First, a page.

I'm a little slow today. I just switched to Sanka. So...have a heart?

Saturday, April 23, 2005

Soon the skies will rain blood, and the Four Horsemen will nigh ride.

Tonight is one of those gorgeous nights... that I remember used to infuse me with energy when I lived in Maryland. It's 73 out and humid, there is no wind, crickets are chirping, the air smells clean, accented by the smell of damp tree bark and new oxygen from all of the plants respirating. It feels like one of those nights that I still think back on very fondly - it would probably be June of 1996, I would have gotten home from my job at Bassett's Original Turkey in the mall (worst job ever) where I would have spent the bulk of the afternoon around spattering grease from baking turkeys, and steam from steam trays - the last of the evening, starting at around 8:30 and going until 9:30 or 10, would be spent in the back of the restaurant, over two sinks of hot soapy water, scrubbing crusted macaroni off of stainless steel steamtrays, and washing knives and bowls of cranberry sauce out.

I would then call my parents to come and get me, and I would walk out of one of the access hallways in the mall, with my legs killing me from having stood for six hours, my fingers pruny from washing dishes for an hour, and my body sweaty, and gross, the damp smells of mopwater and turkey fat buzzing around me like a cloud of pungent mosquitoes.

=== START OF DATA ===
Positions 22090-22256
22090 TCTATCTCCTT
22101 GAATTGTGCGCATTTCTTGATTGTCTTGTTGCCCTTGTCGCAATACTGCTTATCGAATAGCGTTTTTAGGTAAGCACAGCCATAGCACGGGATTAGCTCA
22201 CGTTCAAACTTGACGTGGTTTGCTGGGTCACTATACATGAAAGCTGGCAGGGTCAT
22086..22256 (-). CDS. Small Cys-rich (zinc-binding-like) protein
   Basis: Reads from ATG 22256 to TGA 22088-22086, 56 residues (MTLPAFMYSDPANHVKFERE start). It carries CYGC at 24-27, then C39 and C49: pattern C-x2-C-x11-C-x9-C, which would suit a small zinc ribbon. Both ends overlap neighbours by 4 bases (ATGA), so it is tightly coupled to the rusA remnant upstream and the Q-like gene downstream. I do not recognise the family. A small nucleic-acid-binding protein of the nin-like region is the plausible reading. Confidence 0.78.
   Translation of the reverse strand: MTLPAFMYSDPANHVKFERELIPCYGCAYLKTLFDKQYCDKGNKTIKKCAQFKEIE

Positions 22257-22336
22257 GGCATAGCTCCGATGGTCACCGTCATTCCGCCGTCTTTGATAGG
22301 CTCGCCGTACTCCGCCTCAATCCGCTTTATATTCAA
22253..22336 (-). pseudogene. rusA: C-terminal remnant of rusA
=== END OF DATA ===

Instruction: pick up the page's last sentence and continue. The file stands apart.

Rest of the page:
In my hand, I would usually carry a club sandwich that I had made, a container of mashed potatoes and gravy, and a Sprite. When I would get home, I would sit on the screen porch in the back of the house, and just feel still, as I wolfed down my sandwich and potatoes. I would sit there, listening to the silence of my neighborhood, only broken by the soft whoosh of an occasional car, the peeping of the frogs down by the Middle Patuxent river and the rattling of cicadas in the trees, as the last of the fireflies would twinkle in the high tulip poplar trees that demarcated the start of the Patuxent Valley Nature Preserve. Every time I go home, I'm struck by how quiet, and safe and dark it is in our little slice of Utopian heaven that is the neighborhood of Clary's Forest in the Village of Hickory Ridge in the Town of Columbia, Maryland.

Unfortunately, I am convinced that quite soon, our comfortable house on our comfortable yard in our in our comfortable suburb will be no more. I expected the rivers to run red with blood on the day that George Bush was re-elected, but apparently the cancer that is his presidency will metasticize more slowly, gradually poisoning every aspect of American life until our country, drained of energy succumbs to his malignant policy and the putrid necrosis that he has brought upon us. At that point, a black hole will open up in Crawford, TX, and, like the burning middle of a piece of paper, will sweep outwards, until America is nothing but a charred wasteland, our people the gaunt and filthy peasants of a Dorothea Lange photograph.